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UK experts: Tax soda to fight obesity epidemic
AP | May 16, 2012, 11.03AM IST
Read more:united nations|unemployment|Tufts University|the rest|The National|The move|Taxation|Tax soda|Oxford university|Obesity|Institute of Medicine|heart|forum|David Cameron
LONDON: Three health experts at Oxford University are calling for a hefty tax on soda _ as much as 20 percent _ which they say could help trim waistlines in the UK, Europe's fattest nation.
The researchers made their pitch after reviewing other studies on the effects of soda taxes. Their analysis was published online Tuesday in the journal, BMJ.
But at a time when Britain is already reeling from high taxes and rising unemployment, it's unclear whether the unpopular coalition government would even propose such a tax.
One-quarter of all Britons are obese and estimates suggest that could jump to half by 2030.
``We've tried other measures to reduce obesity and they haven't worked,'' said Mike Rayner, director of the British Heart Foundation research group at Oxford University, who led the review. ``We need more drastic and innovative measures.''
Rayner and colleagues examined previous analyses of soft drink taxes, including in several U.S. states and Ireland. They found those regions have mostly introduced modest taxes of 1 to 8 percent, which may have been too low to affect people's drinking habits.
They also analyzed small studies in U.S. cafeterias that charged higher prices for pop and sweetened beverages, which saw their sales dip after a 35 percent price hike was introduced. Some papers showed that a tax on soda could reduce obesity by 3.5 percent in the U.S., where just last week that nation's Institute of Medicine called for local communities to consider a tax on sugary sodas. About one-third of Americans are obese.
A modeling study found that a fat tax on unhealthy foods in Britain could reduce heart disease by up to 3 percent, resulting in 900 to 2,700 fewer deaths a year.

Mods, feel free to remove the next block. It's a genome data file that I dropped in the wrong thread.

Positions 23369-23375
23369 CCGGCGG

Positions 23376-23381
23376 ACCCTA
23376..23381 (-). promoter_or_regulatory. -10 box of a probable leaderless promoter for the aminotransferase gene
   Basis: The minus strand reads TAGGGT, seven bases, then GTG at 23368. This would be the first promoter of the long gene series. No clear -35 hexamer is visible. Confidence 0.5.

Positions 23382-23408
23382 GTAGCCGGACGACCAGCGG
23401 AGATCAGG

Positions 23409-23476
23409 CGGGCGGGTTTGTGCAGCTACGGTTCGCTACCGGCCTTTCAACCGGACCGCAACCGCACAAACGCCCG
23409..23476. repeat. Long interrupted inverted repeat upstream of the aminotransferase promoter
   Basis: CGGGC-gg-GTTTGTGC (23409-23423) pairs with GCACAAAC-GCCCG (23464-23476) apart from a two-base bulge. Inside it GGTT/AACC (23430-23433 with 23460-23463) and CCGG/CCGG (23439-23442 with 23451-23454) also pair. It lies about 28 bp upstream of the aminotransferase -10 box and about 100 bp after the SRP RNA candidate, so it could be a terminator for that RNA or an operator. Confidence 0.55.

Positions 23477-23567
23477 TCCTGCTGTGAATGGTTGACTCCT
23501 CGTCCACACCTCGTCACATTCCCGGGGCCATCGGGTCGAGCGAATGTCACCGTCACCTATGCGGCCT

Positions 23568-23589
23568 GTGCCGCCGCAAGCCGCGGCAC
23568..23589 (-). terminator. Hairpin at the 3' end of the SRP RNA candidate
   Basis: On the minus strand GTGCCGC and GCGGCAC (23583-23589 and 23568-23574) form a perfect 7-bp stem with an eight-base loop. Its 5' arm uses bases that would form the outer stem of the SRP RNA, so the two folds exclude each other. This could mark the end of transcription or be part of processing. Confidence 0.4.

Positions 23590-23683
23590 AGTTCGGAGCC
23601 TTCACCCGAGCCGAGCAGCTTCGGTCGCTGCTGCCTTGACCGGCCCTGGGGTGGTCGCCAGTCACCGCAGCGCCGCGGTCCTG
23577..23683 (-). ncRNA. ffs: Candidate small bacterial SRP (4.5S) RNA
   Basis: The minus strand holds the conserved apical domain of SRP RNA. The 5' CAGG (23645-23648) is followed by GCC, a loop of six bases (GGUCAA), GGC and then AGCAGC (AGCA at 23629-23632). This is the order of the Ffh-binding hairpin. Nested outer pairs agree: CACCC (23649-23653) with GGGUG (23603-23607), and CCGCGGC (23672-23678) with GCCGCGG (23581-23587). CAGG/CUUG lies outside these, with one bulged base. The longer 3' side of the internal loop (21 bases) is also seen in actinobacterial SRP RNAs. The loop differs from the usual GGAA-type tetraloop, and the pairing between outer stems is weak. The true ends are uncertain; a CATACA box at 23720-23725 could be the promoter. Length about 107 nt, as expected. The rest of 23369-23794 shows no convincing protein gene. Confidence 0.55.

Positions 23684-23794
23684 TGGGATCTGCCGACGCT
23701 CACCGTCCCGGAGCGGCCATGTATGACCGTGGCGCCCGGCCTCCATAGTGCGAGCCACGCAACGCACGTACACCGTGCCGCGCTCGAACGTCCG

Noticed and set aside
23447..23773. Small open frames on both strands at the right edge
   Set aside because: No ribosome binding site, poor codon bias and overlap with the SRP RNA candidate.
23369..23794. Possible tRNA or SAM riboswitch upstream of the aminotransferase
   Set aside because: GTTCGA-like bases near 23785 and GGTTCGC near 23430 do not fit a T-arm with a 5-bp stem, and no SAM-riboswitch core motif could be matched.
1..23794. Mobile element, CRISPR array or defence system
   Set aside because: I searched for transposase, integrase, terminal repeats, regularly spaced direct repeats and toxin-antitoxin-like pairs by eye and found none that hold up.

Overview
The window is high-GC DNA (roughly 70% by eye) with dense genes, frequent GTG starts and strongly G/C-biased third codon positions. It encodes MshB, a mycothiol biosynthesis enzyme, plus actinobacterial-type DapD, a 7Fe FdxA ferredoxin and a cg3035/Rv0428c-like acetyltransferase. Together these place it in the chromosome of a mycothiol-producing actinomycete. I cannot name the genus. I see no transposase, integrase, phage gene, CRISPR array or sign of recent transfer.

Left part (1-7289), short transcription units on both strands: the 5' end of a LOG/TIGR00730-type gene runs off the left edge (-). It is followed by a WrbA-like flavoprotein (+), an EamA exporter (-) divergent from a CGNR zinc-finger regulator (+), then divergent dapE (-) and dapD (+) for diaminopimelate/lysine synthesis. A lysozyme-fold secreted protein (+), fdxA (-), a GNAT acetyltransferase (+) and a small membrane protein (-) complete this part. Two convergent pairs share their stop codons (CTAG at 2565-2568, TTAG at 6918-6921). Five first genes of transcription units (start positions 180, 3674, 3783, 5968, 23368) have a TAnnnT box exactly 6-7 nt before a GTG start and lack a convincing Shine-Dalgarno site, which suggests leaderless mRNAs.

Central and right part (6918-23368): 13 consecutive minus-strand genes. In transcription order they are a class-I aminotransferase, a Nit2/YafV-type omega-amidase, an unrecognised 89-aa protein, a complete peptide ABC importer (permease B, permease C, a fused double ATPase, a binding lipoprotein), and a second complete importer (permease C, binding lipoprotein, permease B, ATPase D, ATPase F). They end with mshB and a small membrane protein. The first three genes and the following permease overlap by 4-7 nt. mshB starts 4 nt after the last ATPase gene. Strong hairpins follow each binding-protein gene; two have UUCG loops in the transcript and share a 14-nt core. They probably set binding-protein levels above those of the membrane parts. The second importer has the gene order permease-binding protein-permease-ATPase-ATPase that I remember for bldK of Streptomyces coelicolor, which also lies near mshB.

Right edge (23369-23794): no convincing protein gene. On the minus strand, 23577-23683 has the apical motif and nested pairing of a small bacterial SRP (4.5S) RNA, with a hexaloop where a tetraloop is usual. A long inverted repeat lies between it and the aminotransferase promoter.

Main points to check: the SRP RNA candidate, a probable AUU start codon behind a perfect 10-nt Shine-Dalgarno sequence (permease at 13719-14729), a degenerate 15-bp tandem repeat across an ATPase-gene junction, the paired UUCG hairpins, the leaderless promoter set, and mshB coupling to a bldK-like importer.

Rayner said taxes on sweetened or carbonated drinks were a logical extension of policies that tax other unhealthy products, like tobacco and alcohol. He said the government should have a consultation on how such taxes might be enforced. Elsewhere in Europe, France taxes sweetened drinks, Denmark taxes anything with saturated fat, and Norway taxes sugar and chocolate.
On Monday, Scotland announced it wants to set a minimum price of 50 pence (80 cents) per unit of alcohol, meaning an average bottle of wine could not cost less than about 4.70 pounds ($7.55). The rest of the U.K. may follow suit, after Prime Minister David Cameron declared binge drinking ``a scandal'' and that the government will consider hiking alcohol prices.
Amid Britain's continuing financial crisis, however, officials might not have the stomach to introduce another unpopular tax. In March, the government slapped a 20 percent tax on the Cornish pasty, a cheap meat pie. Critics condemned the move as an attack on the eating habits of the working class, and shares in one of the country's biggest bakeries selling the treats slumped.
Still, Cameron has previously said the UK should consider taxing unhealthy foods, and the United Nations agreed such measures should be considered.
Tam Fry, spokesman for the National Obesity Forum, said a 20 percent tax on pop would be a good idea, though he said it would take a few years before there's evidence from similar taxes to see if it actually lowers obesity levels. ``Taxation at such levels would be a reminder to manufacturers to reformulate,'' he said.
Other experts said it wasn't clear whether such taxes actually encourage people to make healthier choices. ``It is important to make sure that whatever efforts are made to decrease pop consumption, they don't drive people to choose other beverages that contain a similar number of calories, (like) fruit juice,'' said Alice Lichtenstein, a professor at the Friedman School of Nutrition at Tufts University in Boston.
Although fruit juice may sound like a healthier option, it's high in sugar and calories, too.
Rayner agreed more studies were needed but was optimistic a soda tax would work. ``It's not like you're going to have a cheeseburger instead of a soft drink with the money you've saved on tax,'' he said. ``You'll probably have something unsweetened, like water or milk.''
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